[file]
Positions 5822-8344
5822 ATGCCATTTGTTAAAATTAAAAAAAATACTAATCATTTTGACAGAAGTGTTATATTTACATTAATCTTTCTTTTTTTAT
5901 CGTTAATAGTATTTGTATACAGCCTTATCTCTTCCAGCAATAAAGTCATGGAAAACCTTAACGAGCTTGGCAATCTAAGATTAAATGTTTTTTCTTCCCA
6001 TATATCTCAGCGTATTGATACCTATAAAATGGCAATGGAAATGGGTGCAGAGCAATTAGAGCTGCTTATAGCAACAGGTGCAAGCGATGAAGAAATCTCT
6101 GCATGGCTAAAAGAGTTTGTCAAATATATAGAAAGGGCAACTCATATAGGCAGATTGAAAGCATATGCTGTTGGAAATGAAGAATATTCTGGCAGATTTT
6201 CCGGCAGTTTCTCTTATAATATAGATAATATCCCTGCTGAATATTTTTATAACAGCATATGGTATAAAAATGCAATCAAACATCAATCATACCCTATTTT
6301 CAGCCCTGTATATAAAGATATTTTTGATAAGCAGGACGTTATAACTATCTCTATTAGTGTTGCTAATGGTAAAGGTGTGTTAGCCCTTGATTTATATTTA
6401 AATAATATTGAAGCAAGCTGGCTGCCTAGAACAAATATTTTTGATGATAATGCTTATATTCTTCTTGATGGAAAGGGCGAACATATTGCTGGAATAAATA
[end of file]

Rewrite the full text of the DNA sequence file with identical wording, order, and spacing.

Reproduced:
Positions 5822-8344
5822 ATGCCATTTGTTAAAATTAAAAAAAATACTAATCATTTTGACAGAAGTGTTATATTTACATTAATCTTTCTTTTTTTAT
5901 CGTTAATAGTATTTGTATACAGCCTTATCTCTTCCAGCAATAAAGTCATGGAAAACCTTAACGAGCTTGGCAATCTAAGATTAAATGTTTTTTCTTCCCA
6001 TATATCTCAGCGTATTGATACCTATAAAATGGCAATGGAAATGGGTGCAGAGCAATTAGAGCTGCTTATAGCAACAGGTGCAAGCGATGAAGAAATCTCT
6101 GCATGGCTAAAAGAGTTTGTCAAATATATAGAAAGGGCAACTCATATAGGCAGATTGAAAGCATATGCTGTTGGAAATGAAGAATATTCTGGCAGATTTT
6201 CCGGCAGTTTCTCTTATAATATAGATAATATCCCTGCTGAATATTTTTATAACAGCATATGGTATAAAAATGCAATCAAACATCAATCATACCCTATTTT
6301 CAGCCCTGTATATAAAGATATTTTTGATAAGCAGGACGTTATAACTATCTCTATTAGTGTTGCTAATGGTAAAGGTGTGTTAGCCCTTGATTTATATTTA
6401 AATAATATTGAAGCAAGCTGGCTGCCTAGAACAAATATTTTTGATGATAATGCTTATATTCTTCTTGATGGAAAGGGCGAACATATTGCTGGAATAAATA